From Newsonomics

How much would you pay for online access to Ron Burgundy — or at least the Ron Burgundys of Cincinnati?

In an industry-shaking move, E.W. Scripps’ WCPO.TV — that’s the website of Cincinnati’s ABC affiliate — is putting up a paywall Jan. 1. While it may not quite be the first TV broadcaster in the U.S. with paid digital access, it is the first toannounce the move. With another station, a Press+ client, preparing to go paywall before the end of the month, this mini-revolution in local TV news may be starting small, but its ramifications could be profound: Local TV news — itself facing a transitional struggle because of digital disruption — is re-orienting itself for a battle with local newspaper news — and therein will lie lots of drama over the next few years.

It was the news of a TV paywall — a hard paywall at that — that caught a few headlines two weeks ago when the news broke. But that isn’t even the most intriguing thing about the WCPO push. Scripps is investing in content and in engagement in Cincinnati. In total, 30 people are being hired, “the vast majority” of them in editorial, with multimedia producers, community-oriented staff, and digital sales people filling out that number.

How big an investment is that? WCPO, in the 34th largest U.S. market, started out with a newsroom of about 75. Adding more than 20 new people to focus on digital is a substantial increase.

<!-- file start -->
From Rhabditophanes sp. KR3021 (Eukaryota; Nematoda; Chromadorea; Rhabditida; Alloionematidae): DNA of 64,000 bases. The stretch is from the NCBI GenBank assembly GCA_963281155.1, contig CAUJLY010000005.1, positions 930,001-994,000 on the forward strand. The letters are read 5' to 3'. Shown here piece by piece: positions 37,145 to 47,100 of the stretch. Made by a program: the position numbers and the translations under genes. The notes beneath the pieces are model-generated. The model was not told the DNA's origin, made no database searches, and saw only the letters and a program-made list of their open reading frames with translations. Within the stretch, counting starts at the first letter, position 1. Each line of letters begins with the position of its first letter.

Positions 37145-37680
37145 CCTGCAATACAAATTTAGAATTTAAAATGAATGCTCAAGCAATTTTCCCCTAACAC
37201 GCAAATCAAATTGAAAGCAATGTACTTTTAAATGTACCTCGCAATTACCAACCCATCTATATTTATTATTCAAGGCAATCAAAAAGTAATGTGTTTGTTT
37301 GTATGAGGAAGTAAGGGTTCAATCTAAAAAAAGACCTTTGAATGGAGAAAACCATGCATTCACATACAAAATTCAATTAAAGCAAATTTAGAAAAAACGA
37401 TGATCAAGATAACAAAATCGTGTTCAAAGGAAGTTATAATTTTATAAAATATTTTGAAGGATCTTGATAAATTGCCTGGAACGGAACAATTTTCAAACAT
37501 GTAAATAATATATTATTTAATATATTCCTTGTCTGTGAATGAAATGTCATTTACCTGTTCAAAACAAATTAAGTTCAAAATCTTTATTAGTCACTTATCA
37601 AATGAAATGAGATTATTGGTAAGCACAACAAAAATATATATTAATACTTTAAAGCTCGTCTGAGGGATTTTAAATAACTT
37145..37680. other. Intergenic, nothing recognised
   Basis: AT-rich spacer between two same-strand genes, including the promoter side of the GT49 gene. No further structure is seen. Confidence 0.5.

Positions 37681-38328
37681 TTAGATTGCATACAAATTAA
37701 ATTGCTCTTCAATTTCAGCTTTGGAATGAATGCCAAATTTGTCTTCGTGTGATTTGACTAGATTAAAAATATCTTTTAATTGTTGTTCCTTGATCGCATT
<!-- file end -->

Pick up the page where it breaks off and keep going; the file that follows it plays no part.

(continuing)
“That incremental staff produces content for the digital platforms, but when a reporter breaks a story exclusively (which is happening almost every day) that information/coverage/story makes its way to on-air, though it might be written or wrapped in a different way, appropriate for that medium,” says Adam Symson, Scripps’ chief digital office. “Our digital reporters often end up interviewed on set as part of the tell. Bottom line, they aren’t producing TV stories because they aren’t broadcast journalists, but expansion of coverage as a result of the strategy is absolutely positively impacting the depth and breadth of our on-air product every day.”

What’s behind Scripps’ contrarian play, in an age of news cautiousness? “It’s about winning digital,” Symson says. “At the end of the day, there is room for one, two, or maybe three local dominant media brands. Winning the digital consumer will be the price of admission to being one of those winning brands.”

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